Comedian Rosie Jones – Im not a victim or a hero

Rosie Jones is on a mission: to be the person she never saw when she was a child. “When I was little I would turn on the TV, read a book or open a magazine and not see anybody disabled,” says the 32-year-old stand-up comedian, writer and actor. “The comedy world had some brilliant women. My heroes were Victoria Wood, French and Saunders and Jo Brand. “But it was dominated by white, straight, non-disabled men. I couldn’t compare myself. I was completely different.”

BAFTA-nominee Rosie, who has cerebral palsy, has starred in Channel 4’s Trip Hazard, written for Netflix’s Sex Education, and performed stand-up countrywide. But she says people often don’t know what to make of her.

“I’m very confusing for a lot of people,” she says. “We’re conditioned that disabled people are one of two things – victims that we need to help and feel sorry for, or Paralympians who earn the country gold medals – inspirational heroes.

“But then you have funny, saw past disability someone like me who goes on TV and is normal, sometimes rude, and very happy. I talk about sex and being a lesbian. People say, ‘how can she be so happy when she’s so disabled?’

“I’m not a victim or a hero. I don’t fit into a box.”

And don’t call her an inspiration, she adds.

“I get called an inspiration for walking out of the door and going to the shop for a pack of fags. That’s not inspirational at all,” she laughs.

Growing up in Bridlington, East Yorks, Rosie made people laugh from a young age. “I’ve always used humour as a coping mechanism in order for people to feel comfortable around me,” she says.

“As a child I realised that some people underestimated me or felt awkward around me, and I hated that. I quickly realised that if I said something funny or silly, people would relax and see past my disability. They’d realise that I was just like them.”

Rosie, who lives in London, never dreamed her funny bone would blossom into a career, and until 2017 she worked as a TV researcher.

“Never in a million years did I think it could be a job that I could get into. Mainly because of representation.

“Not having representation is very damaging. It gave me the hunger, the drive, the ambition to go out there fearlessly. But it can easily do the opposite,” she says.

Rosie is now a regular on panel shows Would I Lie To You? and Eight Out of 10 Cats.

And after performing at the Teenage Cancer Trust comedy show at the Royal Albert Hall in March, she will be hitting the road on her Triple Threat tour later this year. She hopes to be the representation she so lacked.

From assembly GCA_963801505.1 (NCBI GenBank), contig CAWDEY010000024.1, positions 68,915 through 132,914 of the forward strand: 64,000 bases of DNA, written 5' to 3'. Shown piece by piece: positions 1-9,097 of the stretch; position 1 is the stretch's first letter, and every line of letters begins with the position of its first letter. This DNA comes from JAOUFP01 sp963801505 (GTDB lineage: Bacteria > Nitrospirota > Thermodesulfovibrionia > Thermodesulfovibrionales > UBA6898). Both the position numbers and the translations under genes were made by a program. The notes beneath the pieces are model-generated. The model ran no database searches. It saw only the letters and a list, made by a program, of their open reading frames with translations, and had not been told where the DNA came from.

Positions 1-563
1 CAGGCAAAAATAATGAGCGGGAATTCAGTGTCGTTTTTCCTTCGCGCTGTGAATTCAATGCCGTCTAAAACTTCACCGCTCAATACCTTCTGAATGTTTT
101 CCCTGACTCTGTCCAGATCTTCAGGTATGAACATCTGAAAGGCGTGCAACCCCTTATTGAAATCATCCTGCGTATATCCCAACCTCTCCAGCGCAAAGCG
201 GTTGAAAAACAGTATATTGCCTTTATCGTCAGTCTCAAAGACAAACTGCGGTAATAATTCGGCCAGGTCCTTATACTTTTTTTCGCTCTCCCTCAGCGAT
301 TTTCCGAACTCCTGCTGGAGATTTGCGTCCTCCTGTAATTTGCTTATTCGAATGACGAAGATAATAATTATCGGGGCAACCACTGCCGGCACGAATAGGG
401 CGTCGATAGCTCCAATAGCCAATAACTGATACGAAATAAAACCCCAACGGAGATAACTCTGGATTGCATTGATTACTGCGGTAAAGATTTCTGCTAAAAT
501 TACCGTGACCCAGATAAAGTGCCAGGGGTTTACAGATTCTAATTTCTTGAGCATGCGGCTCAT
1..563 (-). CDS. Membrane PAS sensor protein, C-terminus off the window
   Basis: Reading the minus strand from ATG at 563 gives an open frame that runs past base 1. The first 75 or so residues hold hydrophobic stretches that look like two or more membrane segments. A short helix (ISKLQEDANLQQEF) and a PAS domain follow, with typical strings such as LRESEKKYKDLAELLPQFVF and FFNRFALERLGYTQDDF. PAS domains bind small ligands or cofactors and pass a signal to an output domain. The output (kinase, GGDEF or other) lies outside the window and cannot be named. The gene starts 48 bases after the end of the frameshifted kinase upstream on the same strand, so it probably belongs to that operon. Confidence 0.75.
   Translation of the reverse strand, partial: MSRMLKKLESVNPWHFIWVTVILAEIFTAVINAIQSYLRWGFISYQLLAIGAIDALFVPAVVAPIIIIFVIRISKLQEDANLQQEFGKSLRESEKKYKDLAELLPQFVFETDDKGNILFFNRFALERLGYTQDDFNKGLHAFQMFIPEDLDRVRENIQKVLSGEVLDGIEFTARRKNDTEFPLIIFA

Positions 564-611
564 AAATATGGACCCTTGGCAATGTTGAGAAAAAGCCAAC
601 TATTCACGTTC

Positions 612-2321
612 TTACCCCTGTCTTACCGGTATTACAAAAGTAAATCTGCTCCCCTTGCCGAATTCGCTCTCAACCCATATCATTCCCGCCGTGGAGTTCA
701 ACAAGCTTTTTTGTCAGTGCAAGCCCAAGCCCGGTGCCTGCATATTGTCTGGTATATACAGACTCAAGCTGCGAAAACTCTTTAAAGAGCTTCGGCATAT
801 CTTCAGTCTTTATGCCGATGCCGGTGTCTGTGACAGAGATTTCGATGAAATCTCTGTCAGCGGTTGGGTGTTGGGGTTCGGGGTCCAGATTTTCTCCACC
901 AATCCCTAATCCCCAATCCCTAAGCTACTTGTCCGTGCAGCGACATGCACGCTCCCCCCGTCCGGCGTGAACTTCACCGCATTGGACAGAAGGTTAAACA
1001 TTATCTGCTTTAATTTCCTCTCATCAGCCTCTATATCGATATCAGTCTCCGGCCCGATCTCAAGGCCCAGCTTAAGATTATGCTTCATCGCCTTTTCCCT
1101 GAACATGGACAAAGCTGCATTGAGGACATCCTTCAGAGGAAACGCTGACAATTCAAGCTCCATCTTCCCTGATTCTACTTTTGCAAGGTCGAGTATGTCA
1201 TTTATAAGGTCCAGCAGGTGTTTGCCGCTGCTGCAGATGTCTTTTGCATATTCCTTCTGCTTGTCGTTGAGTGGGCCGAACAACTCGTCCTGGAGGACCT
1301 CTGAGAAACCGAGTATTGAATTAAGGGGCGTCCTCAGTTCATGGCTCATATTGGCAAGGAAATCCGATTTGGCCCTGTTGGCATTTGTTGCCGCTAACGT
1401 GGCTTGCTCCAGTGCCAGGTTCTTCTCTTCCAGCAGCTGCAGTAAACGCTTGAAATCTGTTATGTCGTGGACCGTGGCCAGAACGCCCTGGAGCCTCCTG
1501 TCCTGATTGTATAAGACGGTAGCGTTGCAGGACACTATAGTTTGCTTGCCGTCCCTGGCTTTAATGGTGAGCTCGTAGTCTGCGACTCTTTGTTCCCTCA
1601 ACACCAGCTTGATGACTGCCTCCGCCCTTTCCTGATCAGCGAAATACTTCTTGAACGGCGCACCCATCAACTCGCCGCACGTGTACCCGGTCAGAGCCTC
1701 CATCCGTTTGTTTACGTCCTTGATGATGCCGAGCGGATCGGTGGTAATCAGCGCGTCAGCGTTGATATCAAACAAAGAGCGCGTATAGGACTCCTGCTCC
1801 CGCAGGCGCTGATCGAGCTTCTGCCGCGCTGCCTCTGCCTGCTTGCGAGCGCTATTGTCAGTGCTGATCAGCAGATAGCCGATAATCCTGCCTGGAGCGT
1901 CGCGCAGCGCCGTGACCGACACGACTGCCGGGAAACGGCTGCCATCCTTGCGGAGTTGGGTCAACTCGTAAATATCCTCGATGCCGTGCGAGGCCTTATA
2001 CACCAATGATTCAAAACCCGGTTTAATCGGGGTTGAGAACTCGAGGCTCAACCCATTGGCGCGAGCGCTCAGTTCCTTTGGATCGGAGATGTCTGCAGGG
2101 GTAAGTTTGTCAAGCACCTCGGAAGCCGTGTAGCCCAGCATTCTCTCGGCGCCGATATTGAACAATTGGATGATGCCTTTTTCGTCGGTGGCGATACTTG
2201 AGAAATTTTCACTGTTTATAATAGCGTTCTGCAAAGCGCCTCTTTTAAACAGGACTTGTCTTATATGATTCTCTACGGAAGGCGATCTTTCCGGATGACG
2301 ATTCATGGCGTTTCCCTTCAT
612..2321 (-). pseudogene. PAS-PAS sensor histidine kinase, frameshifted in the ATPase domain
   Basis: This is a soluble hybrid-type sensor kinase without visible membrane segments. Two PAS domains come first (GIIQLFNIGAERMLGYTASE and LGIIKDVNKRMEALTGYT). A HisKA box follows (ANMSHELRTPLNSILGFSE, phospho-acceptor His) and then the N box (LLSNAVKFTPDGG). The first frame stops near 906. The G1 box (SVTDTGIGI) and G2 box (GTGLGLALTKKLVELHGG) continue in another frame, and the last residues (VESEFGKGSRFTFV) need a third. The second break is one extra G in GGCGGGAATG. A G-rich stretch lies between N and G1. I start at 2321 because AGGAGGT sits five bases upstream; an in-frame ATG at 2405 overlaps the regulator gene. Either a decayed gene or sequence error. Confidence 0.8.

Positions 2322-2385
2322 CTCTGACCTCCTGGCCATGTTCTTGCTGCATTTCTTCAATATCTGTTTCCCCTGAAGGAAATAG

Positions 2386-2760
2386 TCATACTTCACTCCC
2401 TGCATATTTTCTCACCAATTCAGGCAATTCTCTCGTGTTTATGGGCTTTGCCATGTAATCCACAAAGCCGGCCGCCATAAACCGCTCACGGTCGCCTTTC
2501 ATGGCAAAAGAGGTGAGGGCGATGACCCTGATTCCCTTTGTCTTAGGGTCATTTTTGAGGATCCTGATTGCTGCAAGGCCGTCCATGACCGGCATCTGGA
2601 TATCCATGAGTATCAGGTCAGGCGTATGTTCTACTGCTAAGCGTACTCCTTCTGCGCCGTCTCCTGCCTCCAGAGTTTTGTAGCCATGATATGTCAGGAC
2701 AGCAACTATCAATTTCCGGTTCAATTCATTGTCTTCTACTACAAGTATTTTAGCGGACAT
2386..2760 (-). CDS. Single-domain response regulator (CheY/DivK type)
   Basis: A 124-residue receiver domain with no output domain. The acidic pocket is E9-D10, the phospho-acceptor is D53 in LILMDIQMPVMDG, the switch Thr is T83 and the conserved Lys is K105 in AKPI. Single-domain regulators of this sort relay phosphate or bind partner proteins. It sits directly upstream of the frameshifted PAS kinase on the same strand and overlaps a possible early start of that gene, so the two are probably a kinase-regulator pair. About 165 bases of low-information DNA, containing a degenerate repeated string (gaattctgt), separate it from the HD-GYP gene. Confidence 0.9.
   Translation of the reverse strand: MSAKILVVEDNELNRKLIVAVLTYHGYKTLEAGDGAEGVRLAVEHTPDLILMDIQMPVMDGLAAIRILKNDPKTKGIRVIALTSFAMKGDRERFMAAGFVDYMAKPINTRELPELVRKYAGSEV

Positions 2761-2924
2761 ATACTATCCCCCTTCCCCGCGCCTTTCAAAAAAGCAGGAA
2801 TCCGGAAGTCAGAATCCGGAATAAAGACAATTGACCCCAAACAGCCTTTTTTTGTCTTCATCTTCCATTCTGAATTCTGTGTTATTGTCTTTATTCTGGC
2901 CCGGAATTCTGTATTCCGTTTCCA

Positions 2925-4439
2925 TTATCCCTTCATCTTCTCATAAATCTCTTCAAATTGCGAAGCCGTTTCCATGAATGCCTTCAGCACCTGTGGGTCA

“Representation is so important because it makes people believe that they can do it. I’ll damn well be it for future people.”

But being so visible has meant that Rosie has also been subjected to vile abuse throughout her career.

“I’m probably the most vilified comedian in the UK, and you know what, I quite like that,” says Rosie.

“As a gay, disabled female, I’m an easy target. Aggression comes from ableist people who don’t seem to understand how a disabled person who speaks like me is on the television. I’ll tell you why I’m on every TV show – one, I’m very funny, and two, I’ve got a very good agent. So get used to it. I’m not going anywhere.”

Indeed, she’s keen to use her platform to help give the disabled community a voice.

“If I can tell a joke but also educate people and say look, here’s what we need to do to be more accepting of all disabilities, I’m going to do it.

“It starts with having more conversations and asking more questions. Disabled people need to be consulted more. Buildings are still being made now with no accessibility – why? Ask a disabled person what they need.

“Language needs addressing too. Both Lizzo and Beyonce released songs recently that contained an ableist slur. A disabled person would have said no.

“It’s about including us at the table. We need non-disabled allies. But don’t speak for us – give us the space for us to speak for ourselves.”

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